Sunday, April 6, 2014

The Gathering Dark by Christine Johnson (Review)

Young Adult, Paranormal, Urban Fantasy
Publication.Date:February 12, 2013
Pages:512 (paperback)
Published By:  Simon Pulse
Website:Christine Johnson 

The Gathering Dark on Goodreads
My review copy:
Received from the publisher in exchange for an honest review

Where to get:

A mysterious teen boy knows the secrets of Keira’s dangerous hallucinations in this gripping romantic fantasy from the author of Claire de Lune.

Keira’s hallucinating. First it’s a door hovering above the road; then it’s a tree in her living room. But with her parents fighting and her best friend not speaking to her, Keira can’t tell anyone about her breakdown.

Until she meets Walker. They have an electric connection, and somehow he can see the same shadowy images plaguing Keira.

But trusting Walker may be more dangerous than Keira could have ever imagined. The more she confides in him, the more intense—and frightening—her visions become. Because Walker is not what he appears to be. And neither are her visions.


Kiera nodded. "Sorry. I swear I'm not usually that girl. I kill my own spiders and everything."

Walker threw back his head and laughed. "I'll remember that. Maybe I'll have you kill my spiders. I'll deal with the gulls and you can handle that eight-legged things."
"Anyway, my parents - they thought they were protecting me. I know they really believed that it was the right thing to do. Sometimes, though . . ." He paused. His eyes met hers and his gaze prowled through her. "Sometimes it's hard to know which thing is the right one."
"Mad?" Kiera interrupted, leaping to stand so hat they'd be on equal footing. Not that it made much difference. He still towered over her. "Mad doesn't even begin to cover it."

He ran a hand over his face. "Okay. I get it. You're infused with the righteous furry of the endangered and disenfranchised."

For as wonderful as this synopsis makes this book sound, it unfortunately fell short to my expectations. Kiera is an only child in a household where the parents couldn't be more out of love if they tried. Unfortunately this affects Kiera in the sense that in their effort to avoid one another, they are also - unintentionally - avoiding Kiera as they're never home.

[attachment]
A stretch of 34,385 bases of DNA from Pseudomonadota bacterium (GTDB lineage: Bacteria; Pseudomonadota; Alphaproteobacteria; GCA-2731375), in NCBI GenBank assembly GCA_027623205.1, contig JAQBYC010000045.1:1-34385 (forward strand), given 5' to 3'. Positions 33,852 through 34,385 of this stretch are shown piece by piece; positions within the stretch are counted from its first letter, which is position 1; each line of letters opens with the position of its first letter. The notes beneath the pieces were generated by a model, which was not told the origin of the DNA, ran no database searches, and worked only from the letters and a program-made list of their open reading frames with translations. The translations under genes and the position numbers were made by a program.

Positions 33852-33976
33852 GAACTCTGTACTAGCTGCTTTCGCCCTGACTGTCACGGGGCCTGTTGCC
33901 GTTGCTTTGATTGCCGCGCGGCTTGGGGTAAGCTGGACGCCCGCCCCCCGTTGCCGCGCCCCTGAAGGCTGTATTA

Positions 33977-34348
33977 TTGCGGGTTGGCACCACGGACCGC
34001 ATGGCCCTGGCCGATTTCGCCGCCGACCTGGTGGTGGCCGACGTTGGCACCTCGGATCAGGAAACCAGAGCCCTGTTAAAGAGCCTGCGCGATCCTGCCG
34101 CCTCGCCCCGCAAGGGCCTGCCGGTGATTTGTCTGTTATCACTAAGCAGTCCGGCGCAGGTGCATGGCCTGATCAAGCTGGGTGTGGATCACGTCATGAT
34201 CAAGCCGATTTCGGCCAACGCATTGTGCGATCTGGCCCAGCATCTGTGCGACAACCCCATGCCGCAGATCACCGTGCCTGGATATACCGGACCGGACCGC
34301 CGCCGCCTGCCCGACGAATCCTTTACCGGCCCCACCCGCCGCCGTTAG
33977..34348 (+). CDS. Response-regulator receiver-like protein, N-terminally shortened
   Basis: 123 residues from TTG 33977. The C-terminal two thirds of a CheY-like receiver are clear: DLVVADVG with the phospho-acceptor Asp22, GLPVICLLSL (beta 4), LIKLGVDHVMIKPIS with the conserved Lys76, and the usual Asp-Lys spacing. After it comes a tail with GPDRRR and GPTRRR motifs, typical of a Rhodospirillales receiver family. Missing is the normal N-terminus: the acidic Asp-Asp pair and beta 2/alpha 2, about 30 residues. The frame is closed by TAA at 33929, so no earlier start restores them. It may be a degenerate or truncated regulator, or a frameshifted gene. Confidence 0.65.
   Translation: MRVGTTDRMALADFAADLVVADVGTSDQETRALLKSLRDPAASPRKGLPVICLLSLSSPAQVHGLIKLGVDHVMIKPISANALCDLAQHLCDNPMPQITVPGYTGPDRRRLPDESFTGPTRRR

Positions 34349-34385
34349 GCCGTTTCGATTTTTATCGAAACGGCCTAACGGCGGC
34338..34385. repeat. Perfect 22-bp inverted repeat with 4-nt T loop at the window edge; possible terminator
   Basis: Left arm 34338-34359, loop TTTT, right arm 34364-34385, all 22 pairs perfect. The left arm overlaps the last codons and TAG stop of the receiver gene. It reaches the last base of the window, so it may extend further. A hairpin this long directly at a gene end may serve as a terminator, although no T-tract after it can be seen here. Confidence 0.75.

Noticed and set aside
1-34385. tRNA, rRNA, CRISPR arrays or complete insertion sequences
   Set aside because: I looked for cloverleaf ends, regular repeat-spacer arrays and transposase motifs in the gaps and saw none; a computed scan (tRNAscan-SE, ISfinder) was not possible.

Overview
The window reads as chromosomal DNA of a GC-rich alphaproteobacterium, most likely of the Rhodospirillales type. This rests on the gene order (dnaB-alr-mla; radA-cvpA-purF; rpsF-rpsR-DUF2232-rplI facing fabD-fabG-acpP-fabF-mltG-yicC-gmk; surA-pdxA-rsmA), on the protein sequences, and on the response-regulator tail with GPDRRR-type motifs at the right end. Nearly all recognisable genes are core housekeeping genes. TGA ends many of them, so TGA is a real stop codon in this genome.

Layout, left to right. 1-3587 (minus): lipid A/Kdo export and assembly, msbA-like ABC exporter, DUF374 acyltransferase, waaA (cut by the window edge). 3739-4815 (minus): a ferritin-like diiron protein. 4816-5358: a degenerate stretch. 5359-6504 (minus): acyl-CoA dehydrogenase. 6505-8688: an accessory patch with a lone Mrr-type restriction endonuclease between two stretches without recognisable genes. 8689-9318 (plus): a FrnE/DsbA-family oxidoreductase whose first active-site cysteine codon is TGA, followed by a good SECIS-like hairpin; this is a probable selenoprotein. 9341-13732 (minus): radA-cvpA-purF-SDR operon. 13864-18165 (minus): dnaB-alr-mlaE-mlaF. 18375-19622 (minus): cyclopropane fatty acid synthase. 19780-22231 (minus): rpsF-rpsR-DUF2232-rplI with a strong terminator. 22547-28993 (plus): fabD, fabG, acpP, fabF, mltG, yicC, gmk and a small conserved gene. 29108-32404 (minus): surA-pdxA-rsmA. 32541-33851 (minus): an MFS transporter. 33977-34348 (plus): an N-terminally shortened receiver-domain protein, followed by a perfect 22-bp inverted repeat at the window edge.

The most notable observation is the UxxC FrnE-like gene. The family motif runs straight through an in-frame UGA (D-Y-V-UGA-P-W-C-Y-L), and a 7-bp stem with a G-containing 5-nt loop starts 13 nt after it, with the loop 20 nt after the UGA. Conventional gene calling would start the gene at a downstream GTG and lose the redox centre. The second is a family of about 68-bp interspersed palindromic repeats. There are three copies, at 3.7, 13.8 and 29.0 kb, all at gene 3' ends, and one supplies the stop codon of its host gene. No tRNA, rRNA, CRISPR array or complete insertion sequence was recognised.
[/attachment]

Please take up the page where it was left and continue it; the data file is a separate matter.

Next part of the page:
Kiera deals with this by constantly playing her baby grand piano, a gift from her Uncle Pike. Her dream is to one day apply to Julliard and make a career out of playing. To accomplish this, she avoids any and all distractions. She doesn't have, nor does she want, a boyfriend and her only friend is Susan. I admired Kiera's dedication and determination to make something out of herself through her love, and pure talent, of playing the piano.

Once she meets Walker at her favorite music store, Take Note, she begins to feel the temptation of straying for a boy. She avoids him for a while and their first "date" comes around as she lost a bet and refuses to renege on the deal. Of course, this date eventually leads to more and she finds herself to be attracted to Walker. But as our synopsis informs us, Walker is not all that he seems to be.

The plot started off good, and although the main aspects of the story didn't begin until page 200, I found those 200 pages to be the strongest. The middle of the novel dragged and I found myself wishing to just get on with the plot. Things are revealed slowly and I wanted things to hurry along. The middle of the novel should be the most interesting and attention grabbing, but I found it to be the slowest paced. I did find it to pick up again at the end, but by the time I got there, I wasn't feeling it. I do think the solution to their problem is rather cheesy: Their love saved them! Please note that they've only known each other for a few weeks. It isn't an instalove, but it's terribly close to one.

However, I did take a liking to Kiera. It was refreshing to see a female main character not immediately fall for the guy in the novel because she doesn't want to change her life goals. Even once everything goes to hell in a hand basket, she refuses to give up on her dream of Julliard

I'm conflicted, to be quite honest. I loved the beginning, wasn't fond of the middle, but liked the end. I know above I said by that point I wasn't feeling it, but the writing was well done and aside from the cheesy solution, I thought the wrap up was relatively interesting. Overall, Christine's writing is good and her characters believable, I was just not as invested in the plot as I had hoped.

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